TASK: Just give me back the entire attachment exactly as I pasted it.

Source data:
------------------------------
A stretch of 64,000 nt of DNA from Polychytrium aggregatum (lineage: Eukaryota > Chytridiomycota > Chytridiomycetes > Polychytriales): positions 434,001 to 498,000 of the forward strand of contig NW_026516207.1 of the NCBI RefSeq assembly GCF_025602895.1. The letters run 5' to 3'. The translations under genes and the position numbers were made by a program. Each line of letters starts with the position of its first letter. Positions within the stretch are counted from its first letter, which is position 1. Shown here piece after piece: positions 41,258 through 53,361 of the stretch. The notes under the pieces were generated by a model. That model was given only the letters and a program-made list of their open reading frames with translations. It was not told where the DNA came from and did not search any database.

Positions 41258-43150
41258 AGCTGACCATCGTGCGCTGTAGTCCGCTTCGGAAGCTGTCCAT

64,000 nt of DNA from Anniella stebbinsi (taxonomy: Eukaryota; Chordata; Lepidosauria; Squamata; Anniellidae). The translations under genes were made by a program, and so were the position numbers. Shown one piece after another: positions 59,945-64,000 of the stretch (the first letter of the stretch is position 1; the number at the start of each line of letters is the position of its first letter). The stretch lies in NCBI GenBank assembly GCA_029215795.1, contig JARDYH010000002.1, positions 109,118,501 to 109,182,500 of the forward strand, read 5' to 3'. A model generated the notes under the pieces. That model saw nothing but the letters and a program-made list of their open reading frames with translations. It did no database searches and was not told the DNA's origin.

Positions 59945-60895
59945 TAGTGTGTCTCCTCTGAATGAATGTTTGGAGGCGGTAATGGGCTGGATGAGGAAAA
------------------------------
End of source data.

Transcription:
A stretch of 64,000 nt of DNA from Polychytrium aggregatum (lineage: Eukaryota > Chytridiomycota > Chytridiomycetes > Polychytriales): positions 434,001 to 498,000 of the forward strand of contig NW_026516207.1 of the NCBI RefSeq assembly GCF_025602895.1. The letters run 5' to 3'. The translations under genes and the position numbers were made by a program. Each line of letters starts with the position of its first letter. Positions within the stretch are counted from its first letter, which is position 1. Shown here piece after piece: positions 41,258 through 53,361 of the stretch. The notes under the pieces were generated by a model. That model was given only the letters and a program-made list of their open reading frames with translations. It was not told where the DNA came from and did not search any database.

Positions 41258-43150
41258 AGCTGACCATCGTGCGCTGTAGTCCGCTTCGGAAGCTGTCCAT

64,000 nt of DNA from Anniella stebbinsi (taxonomy: Eukaryota; Chordata; Lepidosauria; Squamata; Anniellidae). The translations under genes were made by a program, and so were the position numbers. Shown one piece after another: positions 59,945-64,000 of the stretch (the first letter of the stretch is position 1; the number at the start of each line of letters is the position of its first letter). The stretch lies in NCBI GenBank assembly GCA_029215795.1, contig JARDYH010000002.1, positions 109,118,501 to 109,182,500 of the forward strand, read 5' to 3'. A model generated the notes under the pieces. That model saw nothing but the letters and a program-made list of their open reading frames with translations. It did no database searches and was not told the DNA's origin.

Positions 59945-60895
59945 TAGTGTGTCTCCTCTGAATGAATGTTTGGAGGCGGTAATGGGCTGGATGAGGAAAA